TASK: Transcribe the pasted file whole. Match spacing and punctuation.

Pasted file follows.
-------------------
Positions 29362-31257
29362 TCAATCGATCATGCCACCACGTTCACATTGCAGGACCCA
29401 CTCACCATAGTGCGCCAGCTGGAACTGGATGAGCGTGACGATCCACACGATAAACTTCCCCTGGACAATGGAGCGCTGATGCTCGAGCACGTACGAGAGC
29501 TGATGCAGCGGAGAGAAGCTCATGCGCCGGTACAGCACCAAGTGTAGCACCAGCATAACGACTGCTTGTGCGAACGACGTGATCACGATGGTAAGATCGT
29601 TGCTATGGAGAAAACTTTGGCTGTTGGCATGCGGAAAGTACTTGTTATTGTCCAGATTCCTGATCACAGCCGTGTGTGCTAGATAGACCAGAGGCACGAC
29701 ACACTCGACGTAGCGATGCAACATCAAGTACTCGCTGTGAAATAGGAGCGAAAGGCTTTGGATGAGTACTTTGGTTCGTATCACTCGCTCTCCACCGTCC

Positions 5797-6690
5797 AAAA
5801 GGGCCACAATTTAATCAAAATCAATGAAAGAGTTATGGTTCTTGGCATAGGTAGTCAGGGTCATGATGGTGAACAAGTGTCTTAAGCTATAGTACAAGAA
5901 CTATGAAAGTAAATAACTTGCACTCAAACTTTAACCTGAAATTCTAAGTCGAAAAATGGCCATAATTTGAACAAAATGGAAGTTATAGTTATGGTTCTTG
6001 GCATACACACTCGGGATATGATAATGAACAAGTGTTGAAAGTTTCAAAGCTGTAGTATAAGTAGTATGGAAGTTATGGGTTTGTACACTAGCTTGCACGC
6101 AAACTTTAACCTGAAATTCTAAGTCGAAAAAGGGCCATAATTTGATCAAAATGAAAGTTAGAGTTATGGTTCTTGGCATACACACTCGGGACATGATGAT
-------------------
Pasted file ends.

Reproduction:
Positions 29362-31257
29362 TCAATCGATCATGCCACCACGTTCACATTGCAGGACCCA
29401 CTCACCATAGTGCGCCAGCTGGAACTGGATGAGCGTGACGATCCACACGATAAACTTCCCCTGGACAATGGAGCGCTGATGCTCGAGCACGTACGAGAGC
29501 TGATGCAGCGGAGAGAAGCTCATGCGCCGGTACAGCACCAAGTGTAGCACCAGCATAACGACTGCTTGTGCGAACGACGTGATCACGATGGTAAGATCGT
29601 TGCTATGGAGAAAACTTTGGCTGTTGGCATGCGGAAAGTACTTGTTATTGTCCAGATTCCTGATCACAGCCGTGTGTGCTAGATAGACCAGAGGCACGAC
29701 ACACTCGACGTAGCGATGCAACATCAAGTACTCGCTGTGAAATAGGAGCGAAAGGCTTTGGATGAGTACTTTGGTTCGTATCACTCGCTCTCCACCGTCC

Positions 5797-6690
5797 AAAA
5801 GGGCCACAATTTAATCAAAATCAATGAAAGAGTTATGGTTCTTGGCATAGGTAGTCAGGGTCATGATGGTGAACAAGTGTCTTAAGCTATAGTACAAGAA
5901 CTATGAAAGTAAATAACTTGCACTCAAACTTTAACCTGAAATTCTAAGTCGAAAAATGGCCATAATTTGAACAAAATGGAAGTTATAGTTATGGTTCTTG
6001 GCATACACACTCGGGATATGATAATGAACAAGTGTTGAAAGTTTCAAAGCTGTAGTATAAGTAGTATGGAAGTTATGGGTTTGTACACTAGCTTGCACGC
6101 AAACTTTAACCTGAAATTCTAAGTCGAAAAAGGGCCATAATTTGATCAAAATGAAAGTTAGAGTTATGGTTCTTGGCATACACACTCGGGACATGATGAT